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Reprod Biol Endocrinol. 2010 Aug 2;8:93. doi: 10.1186/1477-7827-8-93.

Comparison of estrogens and estrogen metabolites in human breast tissue and urine.

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SUNY Downstate Medical Center, Brooklyn, New York 11203, USA.



An important aspect of the link between estrogen and breast cancer is whether urinary estrogen levels are representative of the intra-tissue levels of bioavailable estrogens.


This study compares 15 estrogen and estrogen metabolite levels in breast tissue and urine of 9 women with primary breast cancer using a quantitative liquid chromatography-mass spectrometry method.


The average levels of estrogens (estrone, 17 beta-estradiol) were significantly higher in breast tissue than in urine. Both the 2 and the 16-hydroxylation pathways were less represented in breast tissue than urine; no components of the 4-hydroxypathway were detected in breast tissue, while 4-hydroxyestrone was measured in urine. However, the 2/16 ratio was similar in urine and breast tissue. Women carrying the variant CYP1B1 genotype (Leu/Val and Val/Val) showed significantly lower overall estrogen metabolite, estrogen, and 16-hydroxylation pathway levels in breast tissue in comparison to women carrying the wild type genotype. No effect of the CYP1B1 polymorphism was observed in urinary metabolites.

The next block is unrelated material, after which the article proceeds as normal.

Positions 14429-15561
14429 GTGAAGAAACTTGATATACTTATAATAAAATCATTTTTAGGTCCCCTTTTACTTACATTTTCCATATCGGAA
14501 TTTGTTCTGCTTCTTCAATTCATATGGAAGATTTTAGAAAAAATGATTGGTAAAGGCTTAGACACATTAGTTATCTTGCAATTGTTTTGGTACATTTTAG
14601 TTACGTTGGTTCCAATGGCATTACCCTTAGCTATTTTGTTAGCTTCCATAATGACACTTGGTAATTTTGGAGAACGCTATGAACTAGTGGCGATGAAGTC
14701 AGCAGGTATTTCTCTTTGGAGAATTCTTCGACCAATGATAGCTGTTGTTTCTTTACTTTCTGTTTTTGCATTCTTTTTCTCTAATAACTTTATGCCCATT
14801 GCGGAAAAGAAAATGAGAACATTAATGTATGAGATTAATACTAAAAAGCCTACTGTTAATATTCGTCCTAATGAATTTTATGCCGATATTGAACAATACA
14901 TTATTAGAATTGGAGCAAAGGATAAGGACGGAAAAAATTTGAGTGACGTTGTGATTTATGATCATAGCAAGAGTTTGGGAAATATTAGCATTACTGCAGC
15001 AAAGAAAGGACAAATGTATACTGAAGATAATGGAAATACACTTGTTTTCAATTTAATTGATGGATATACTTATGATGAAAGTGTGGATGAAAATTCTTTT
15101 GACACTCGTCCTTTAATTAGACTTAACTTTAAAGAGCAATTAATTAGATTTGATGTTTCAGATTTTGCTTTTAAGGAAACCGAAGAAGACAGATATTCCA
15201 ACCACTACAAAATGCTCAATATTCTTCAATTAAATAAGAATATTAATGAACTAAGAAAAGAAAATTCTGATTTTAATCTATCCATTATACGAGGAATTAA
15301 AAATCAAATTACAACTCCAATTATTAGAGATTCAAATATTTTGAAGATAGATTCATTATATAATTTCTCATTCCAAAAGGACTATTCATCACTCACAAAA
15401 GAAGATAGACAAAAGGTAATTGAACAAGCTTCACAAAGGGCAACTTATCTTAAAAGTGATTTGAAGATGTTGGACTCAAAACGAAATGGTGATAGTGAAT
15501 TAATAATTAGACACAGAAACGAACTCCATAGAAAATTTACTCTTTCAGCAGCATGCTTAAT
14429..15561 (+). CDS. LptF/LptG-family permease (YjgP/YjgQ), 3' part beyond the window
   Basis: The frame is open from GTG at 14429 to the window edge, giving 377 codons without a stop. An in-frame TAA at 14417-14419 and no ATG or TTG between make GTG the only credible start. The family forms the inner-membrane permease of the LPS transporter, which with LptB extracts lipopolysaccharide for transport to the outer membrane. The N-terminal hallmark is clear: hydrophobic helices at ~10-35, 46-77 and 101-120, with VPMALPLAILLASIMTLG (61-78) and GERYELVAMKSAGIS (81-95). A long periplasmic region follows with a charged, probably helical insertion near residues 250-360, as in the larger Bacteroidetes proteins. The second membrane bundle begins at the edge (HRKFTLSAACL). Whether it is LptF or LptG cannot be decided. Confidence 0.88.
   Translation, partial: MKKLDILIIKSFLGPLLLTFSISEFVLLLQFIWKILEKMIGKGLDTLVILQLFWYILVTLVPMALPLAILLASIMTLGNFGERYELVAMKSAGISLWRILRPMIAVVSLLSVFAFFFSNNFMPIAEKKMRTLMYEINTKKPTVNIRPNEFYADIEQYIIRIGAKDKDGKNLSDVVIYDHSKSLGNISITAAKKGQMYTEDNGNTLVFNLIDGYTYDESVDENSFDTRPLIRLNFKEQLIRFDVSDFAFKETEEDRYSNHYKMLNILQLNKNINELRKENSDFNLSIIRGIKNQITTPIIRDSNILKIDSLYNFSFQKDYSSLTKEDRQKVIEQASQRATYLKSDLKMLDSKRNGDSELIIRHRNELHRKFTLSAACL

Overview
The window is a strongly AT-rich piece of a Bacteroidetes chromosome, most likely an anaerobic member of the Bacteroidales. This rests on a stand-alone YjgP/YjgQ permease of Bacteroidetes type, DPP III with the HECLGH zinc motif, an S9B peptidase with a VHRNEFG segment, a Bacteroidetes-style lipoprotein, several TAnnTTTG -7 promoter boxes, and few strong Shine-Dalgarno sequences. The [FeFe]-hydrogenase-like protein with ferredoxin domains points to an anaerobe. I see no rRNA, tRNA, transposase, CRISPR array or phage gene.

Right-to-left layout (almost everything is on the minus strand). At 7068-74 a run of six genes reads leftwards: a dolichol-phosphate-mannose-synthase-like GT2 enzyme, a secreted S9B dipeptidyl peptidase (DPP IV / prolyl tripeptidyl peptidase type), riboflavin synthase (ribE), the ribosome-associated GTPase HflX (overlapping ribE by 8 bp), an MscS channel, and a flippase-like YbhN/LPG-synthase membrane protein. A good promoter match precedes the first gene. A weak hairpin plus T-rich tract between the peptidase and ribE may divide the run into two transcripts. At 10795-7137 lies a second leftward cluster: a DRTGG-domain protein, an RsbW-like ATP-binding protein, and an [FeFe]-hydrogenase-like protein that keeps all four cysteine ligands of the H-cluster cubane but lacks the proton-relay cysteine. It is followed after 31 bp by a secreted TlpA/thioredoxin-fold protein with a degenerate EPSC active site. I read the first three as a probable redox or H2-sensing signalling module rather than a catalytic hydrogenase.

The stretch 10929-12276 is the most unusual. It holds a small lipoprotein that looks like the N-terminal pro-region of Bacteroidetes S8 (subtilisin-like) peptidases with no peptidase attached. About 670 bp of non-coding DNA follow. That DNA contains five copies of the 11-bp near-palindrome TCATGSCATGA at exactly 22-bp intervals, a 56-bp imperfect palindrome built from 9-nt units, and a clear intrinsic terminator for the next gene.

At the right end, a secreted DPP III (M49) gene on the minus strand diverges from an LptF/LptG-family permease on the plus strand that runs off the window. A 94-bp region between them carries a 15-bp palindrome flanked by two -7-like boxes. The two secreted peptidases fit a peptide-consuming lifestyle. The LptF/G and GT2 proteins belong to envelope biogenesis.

The urinary 2/16 ratio seems a good approximation of the ratio observed in breast tissue. Metabolic genes may have an important role in the estrogen metabolism locally in tissues where the gene is expressed, a role that is not readily observable when urinary measurements are performed.

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